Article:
Donation after Circulatory Death (DCD) is an opportunity for families of patients who do not meet the criteria for brain death and have chosen to withdraw life-sustaining therapies and donate organs. This opportunity is offered to families after the medical team and the patient’s family have established that the patient will not have meaningful recovery and life-sustaining measures will be discontinued. The process for DCD is almost the same as described above.
After the organ evaluation is complete, the transplant surgeons have arrived for the surgery and when the family is ready, life-sustaining therapies will be removed by the patient’s primary care team. After the heart has stopped beating and the patient has been pronounced dead by their primary care team, the transplant team will recover the organs for transplant.
There are many different types of tissues that can be donated and used to save and improve lives. These tissues include:
While it is estimated that less than one percent of in-hospital deaths meet the criteria for organ donation, tissue donation is open to nearly everyone. The first step is to try to save the life of the individual, if possible. When those efforts are not successful, the hospital will call the organ procurement agency, like Legacy of Hope, and notify them of the death. Legacy of Hope will carefully screen each patient for donor eligibility. If the patient is an eligible donor, Legacy of Hope will check the donor registry. Once authorization is verified through the registry or the family provides authorization, then a detailed donor risk assessment interview, medical/social history interview, is conducted with the family or individuals who may have knowledge of the donor’s history. Normally, the authorization and donor risk assessment interview is conducted over the telephone.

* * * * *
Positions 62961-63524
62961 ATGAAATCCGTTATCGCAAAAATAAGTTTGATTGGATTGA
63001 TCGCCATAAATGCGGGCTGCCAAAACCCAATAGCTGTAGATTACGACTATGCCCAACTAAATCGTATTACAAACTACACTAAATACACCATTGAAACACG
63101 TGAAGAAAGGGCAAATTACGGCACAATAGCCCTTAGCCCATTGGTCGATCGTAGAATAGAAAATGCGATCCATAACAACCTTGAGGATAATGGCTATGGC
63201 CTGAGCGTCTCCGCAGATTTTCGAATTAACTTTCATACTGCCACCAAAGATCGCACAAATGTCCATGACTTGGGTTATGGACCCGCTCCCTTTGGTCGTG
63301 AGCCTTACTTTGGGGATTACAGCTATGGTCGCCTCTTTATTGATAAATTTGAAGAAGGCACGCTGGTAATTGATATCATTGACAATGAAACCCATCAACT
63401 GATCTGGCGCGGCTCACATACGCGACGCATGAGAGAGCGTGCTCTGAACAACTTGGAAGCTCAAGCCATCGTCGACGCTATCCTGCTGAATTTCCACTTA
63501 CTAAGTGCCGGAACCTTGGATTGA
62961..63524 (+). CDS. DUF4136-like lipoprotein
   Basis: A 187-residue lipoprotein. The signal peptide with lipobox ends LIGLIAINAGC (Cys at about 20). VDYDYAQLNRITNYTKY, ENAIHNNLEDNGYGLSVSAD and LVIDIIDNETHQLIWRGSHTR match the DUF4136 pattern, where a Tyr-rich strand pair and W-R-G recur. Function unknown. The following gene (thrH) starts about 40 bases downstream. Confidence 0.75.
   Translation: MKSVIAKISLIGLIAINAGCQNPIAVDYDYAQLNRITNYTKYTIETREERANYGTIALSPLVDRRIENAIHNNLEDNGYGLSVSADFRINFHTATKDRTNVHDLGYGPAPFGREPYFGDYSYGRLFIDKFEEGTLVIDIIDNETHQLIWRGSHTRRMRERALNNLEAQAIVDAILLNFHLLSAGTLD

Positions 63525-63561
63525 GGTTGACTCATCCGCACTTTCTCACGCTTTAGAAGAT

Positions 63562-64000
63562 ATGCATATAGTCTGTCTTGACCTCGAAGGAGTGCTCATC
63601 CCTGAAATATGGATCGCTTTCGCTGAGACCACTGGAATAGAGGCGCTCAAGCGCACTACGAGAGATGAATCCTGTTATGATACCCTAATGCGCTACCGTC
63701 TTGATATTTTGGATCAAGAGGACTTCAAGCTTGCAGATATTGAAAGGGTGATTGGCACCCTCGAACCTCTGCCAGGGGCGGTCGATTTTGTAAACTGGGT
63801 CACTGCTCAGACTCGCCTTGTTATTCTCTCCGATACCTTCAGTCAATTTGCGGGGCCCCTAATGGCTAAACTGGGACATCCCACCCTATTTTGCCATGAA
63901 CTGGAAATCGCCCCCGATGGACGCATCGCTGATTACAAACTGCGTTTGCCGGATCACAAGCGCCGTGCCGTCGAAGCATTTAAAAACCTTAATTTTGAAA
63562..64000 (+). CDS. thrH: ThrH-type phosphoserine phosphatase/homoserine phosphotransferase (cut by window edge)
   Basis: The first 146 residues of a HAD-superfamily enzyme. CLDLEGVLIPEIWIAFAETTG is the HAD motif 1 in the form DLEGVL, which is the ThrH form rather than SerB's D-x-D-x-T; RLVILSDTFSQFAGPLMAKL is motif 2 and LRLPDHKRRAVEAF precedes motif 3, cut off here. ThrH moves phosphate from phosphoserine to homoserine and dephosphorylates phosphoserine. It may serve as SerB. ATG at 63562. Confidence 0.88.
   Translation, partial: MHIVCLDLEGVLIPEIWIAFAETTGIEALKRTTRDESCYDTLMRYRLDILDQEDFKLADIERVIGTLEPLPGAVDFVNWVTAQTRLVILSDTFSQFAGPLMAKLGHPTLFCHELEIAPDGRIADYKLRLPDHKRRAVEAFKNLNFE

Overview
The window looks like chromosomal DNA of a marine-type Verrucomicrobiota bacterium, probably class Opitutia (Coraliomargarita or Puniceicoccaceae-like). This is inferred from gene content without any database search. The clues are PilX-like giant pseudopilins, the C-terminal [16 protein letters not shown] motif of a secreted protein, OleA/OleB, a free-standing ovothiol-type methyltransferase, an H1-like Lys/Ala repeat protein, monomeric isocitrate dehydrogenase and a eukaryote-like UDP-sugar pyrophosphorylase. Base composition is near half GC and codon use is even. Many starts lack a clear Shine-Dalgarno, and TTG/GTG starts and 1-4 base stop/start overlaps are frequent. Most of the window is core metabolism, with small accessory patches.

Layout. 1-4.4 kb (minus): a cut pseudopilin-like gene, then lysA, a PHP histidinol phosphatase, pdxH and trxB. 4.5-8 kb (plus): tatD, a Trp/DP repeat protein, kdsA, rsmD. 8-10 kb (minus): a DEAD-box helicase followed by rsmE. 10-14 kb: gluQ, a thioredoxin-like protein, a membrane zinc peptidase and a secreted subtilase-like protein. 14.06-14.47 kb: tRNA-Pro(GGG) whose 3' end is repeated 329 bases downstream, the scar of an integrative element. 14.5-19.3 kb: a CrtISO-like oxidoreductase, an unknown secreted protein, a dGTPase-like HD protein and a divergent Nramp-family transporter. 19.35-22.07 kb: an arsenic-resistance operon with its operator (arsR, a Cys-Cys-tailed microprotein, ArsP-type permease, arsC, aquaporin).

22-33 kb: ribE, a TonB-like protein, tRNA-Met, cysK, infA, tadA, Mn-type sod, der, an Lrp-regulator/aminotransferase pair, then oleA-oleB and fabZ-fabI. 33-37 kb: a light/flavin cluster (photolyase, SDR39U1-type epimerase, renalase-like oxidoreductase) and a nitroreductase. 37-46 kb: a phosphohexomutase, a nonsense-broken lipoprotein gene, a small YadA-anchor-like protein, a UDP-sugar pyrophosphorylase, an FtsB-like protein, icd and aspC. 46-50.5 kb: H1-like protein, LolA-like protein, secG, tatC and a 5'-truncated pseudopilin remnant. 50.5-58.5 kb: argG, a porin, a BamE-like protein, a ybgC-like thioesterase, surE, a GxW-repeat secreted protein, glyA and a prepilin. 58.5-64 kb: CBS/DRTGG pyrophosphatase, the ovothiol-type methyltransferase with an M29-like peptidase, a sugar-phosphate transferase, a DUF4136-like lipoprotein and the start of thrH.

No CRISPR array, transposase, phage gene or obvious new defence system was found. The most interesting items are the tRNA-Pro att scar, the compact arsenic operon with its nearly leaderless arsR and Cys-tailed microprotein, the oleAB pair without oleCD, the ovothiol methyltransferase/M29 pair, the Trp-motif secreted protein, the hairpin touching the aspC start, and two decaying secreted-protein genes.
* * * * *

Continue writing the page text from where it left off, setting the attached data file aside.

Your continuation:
The tissue recovery often takes place at Legacy of Hope’s Donor Recovery Center. With the family’s knowledge, we will transport their loved one to our Donor Recovery Center in Birmingham. The costs associated with transportation to our Donor Recovery Center are paid by Legacy of Hope. If this is not feasible, the tissue recovery will take place at the local hospital or other appropriate location. Legacy of Hope uses a staff of specially-trained Tissue and Recovery Coordinators to recover the tissue for transplant. Once finished, the donor will be transported to the Medical Examiner Office or funeral home of the family’s choosing.
Living donation enables a healthy individual to donate a kidney or a part of their lung or liver to someone in need of a transplant. Due to the lack of available deceased-donor organs, living donation programs help to meet the growing need for organs among those awaiting a transplant. A living donor may be a relative, spouse, a close friend or even a stranger of the recipient.
For more information about UAB’s Living Kidney Donor Program visit the Living Donor Program Page.
Organs and tissues that are unable to be transplanted may be used for invaluable medical research, education and development. Medical advancement would not be possible without this generous gift.
The Alabama Brain Collection is a unique resource housed in the Department of Psychiatry at the University of Alabama, Birmingham, and is dedicated to promoting brain tissue research. Brain tissue with and without a history of a neuropsychiatric disorder may be donated. For more information, visit The Alabama Brain Collection.
Whole-body donation programs also advance the mission of positive scientific research. This occurs when a donor’s body is gifted to a research university for purposes of research or education. The mission of Legacy of Hope is to save and enhance lives by recovering organs and tissue for those in need. Whole-body donation helps to better understand the functions of the body and develop cures for diseases. While a worthy and needed endeavor, Legacy of Hope cannot accept a whole body donation. Both the UAB Heersink School of Medicine and the USA College of Medicine have anatomical gift programs.